Coworkers Talking Bad About Me on Facebook


I just found out a co-worker was making fun of me on Facebook to some other co-workers. All of them have been extra nice to me to my face so it was a shock to see this attack on Facebook. How should I handle it?




Dear Hurt:

You should discuss this with your supervisor. Even though it was on Facebook, it obviously has ties to work and will have an effect on how you work with those people. Since someone cared enough to tell you, consider giving their name to the supervisor as someone who can verify it.

Also, if a coworker wrote negative things on Facebook they likely have said negative things at work. Either way, your supervisor should know about it.

Your supervisor will probably not be sure what to do about it, since Facebook and similar social network programs are relatively new problems for the workplace. Consider asking her to at least speak to the employee or employees to tell them that their Facebook comments got back to you and were hurtful. Since you work with them, it harmed the work environment. So, even though she can’t make them stop writing what they want, you can ask her to watch more closely to make sure they do not act on their negative feelings at work.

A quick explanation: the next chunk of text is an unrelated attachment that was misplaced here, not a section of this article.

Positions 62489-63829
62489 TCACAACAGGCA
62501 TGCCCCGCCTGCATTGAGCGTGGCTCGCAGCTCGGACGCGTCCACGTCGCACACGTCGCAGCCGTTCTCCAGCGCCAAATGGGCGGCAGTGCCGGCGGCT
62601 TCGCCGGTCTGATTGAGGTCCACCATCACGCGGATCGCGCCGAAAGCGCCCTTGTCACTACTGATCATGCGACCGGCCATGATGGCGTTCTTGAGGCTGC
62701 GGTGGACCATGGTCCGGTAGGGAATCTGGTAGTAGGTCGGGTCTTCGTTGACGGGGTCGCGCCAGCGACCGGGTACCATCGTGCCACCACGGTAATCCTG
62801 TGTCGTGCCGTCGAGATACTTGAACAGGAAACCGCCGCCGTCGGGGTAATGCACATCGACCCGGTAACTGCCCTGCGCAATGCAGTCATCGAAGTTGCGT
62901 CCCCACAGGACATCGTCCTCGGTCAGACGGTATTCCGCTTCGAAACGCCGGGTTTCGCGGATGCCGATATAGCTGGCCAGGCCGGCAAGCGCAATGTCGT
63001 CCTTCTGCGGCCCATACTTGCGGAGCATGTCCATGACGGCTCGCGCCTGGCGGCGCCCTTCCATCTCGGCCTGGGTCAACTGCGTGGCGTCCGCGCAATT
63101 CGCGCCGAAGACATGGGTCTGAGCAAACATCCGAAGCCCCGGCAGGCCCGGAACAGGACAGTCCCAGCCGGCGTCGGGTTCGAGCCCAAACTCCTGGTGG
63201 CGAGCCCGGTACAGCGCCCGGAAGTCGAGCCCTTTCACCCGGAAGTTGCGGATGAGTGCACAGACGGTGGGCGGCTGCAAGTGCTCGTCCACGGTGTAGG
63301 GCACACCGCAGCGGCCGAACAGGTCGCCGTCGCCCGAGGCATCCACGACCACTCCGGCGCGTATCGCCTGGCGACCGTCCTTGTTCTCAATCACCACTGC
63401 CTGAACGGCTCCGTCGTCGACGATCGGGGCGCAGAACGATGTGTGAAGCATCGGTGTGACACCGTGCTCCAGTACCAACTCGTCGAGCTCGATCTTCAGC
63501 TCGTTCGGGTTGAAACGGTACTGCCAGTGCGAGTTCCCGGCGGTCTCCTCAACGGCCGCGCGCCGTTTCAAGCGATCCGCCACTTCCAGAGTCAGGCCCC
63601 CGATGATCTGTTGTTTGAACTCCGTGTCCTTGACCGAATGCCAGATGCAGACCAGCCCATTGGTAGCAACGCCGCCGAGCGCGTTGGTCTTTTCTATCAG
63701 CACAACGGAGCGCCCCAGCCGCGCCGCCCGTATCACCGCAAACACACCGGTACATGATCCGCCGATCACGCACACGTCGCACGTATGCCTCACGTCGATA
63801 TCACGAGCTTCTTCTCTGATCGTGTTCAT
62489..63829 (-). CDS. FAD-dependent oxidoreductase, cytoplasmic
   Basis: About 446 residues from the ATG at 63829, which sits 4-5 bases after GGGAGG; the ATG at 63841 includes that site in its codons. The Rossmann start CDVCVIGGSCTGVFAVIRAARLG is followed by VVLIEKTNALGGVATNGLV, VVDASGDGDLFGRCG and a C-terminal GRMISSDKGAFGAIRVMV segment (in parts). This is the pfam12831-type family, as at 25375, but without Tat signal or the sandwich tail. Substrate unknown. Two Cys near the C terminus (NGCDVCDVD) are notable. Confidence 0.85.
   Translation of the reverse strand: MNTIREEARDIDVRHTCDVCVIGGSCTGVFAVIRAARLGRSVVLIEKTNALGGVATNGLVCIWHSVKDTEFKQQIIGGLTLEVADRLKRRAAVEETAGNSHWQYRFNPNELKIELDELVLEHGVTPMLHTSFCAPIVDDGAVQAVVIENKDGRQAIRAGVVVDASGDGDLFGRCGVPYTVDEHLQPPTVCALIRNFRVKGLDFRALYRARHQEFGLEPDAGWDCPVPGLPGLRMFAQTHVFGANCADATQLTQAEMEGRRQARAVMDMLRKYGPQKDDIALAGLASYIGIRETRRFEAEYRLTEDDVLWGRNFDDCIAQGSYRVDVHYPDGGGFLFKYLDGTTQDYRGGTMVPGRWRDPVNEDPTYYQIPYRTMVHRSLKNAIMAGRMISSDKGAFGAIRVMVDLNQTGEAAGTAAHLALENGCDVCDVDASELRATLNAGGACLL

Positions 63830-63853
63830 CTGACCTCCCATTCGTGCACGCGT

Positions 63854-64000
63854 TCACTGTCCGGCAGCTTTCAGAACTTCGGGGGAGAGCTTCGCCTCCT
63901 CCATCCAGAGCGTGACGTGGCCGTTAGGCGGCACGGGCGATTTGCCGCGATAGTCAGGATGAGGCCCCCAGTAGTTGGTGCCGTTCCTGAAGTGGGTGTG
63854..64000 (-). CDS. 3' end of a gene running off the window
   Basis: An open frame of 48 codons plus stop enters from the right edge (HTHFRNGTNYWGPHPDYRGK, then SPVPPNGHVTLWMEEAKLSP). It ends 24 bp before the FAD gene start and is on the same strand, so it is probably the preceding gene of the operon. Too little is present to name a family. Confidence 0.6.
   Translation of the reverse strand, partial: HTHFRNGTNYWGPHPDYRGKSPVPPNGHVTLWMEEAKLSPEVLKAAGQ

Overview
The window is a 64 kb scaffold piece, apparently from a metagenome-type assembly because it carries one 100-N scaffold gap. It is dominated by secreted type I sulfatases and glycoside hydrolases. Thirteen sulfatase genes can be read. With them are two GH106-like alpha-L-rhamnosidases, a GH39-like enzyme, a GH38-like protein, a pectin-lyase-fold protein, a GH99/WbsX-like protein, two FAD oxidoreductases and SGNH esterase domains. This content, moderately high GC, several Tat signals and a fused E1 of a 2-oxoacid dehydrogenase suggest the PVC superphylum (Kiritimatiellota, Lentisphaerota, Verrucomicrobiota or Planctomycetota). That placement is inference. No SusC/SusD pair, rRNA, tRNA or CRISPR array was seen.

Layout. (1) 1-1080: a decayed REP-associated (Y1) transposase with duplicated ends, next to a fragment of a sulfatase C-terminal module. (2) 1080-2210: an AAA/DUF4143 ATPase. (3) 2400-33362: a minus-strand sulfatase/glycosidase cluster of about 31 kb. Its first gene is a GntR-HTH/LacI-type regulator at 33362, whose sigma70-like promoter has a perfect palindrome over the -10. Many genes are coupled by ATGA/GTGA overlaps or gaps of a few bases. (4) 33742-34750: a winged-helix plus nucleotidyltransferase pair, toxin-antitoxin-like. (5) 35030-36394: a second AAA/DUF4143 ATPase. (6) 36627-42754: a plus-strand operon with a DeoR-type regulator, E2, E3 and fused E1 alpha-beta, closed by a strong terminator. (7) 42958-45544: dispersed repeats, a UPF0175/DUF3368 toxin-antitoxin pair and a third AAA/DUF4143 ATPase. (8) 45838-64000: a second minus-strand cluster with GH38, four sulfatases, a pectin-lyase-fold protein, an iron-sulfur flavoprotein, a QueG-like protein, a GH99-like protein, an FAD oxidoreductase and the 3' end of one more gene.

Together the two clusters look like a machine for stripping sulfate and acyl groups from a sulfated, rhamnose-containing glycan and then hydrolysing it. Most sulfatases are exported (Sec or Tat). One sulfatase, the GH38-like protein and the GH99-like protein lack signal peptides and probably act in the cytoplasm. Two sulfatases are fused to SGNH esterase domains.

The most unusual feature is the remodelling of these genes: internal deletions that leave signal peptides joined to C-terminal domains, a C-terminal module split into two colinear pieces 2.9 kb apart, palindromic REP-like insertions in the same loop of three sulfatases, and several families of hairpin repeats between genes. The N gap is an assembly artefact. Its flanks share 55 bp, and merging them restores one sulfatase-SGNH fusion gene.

Continue to do your work in a professional way. You won’t feel comfortable about them again or at least not for a long time. But, maybe your good behavior will make them feel ashamed of their mean remarks. If not, at least the people who become aware of their remarks will see them for what they are.

Now, let me also mention this: The nature of the comments may be hurtful, but it may be that they wrote about something you needed to hear. If the comments were about something you do or say or some aspect of your appearance or grooming that you can change and improve, you will want to do that anyway. If they were making fun of mistakes you make that you should correct, you will want to do that as well. Their approach of writing and talking behind your back was wrong, but sometimes that is the way people leak hints to others.

I’m not saying that is the case, but I would be remiss to not mention it. When you talk to your supervisor you may want to ask her if there are areas in which you need to improve or if the remarks made by the coworkers reflect something that is true and that you need to correct.

Hopefully this is only a case of some mean-spirited people who will be seen by others as they are. You keep focused on doing good work. Over time the situation will fade away and you will come out of it looking far better than them.

Best wishes to you. If you have the time and wish to do so, let us know what happens.

Tina Lewis Rowe

Tina Lewis Rowe

Tina had a thirty-three year career in law enforcement, serving with the Denver Police Department from 1969-1994 and was the Presidential United States Marshal for Colorado from 1994-2002. She provides training to law enforcement organizations and private sector groups and does conference presentations related to leadership, workplace communications and customized topics. Her style is inspirational with humor.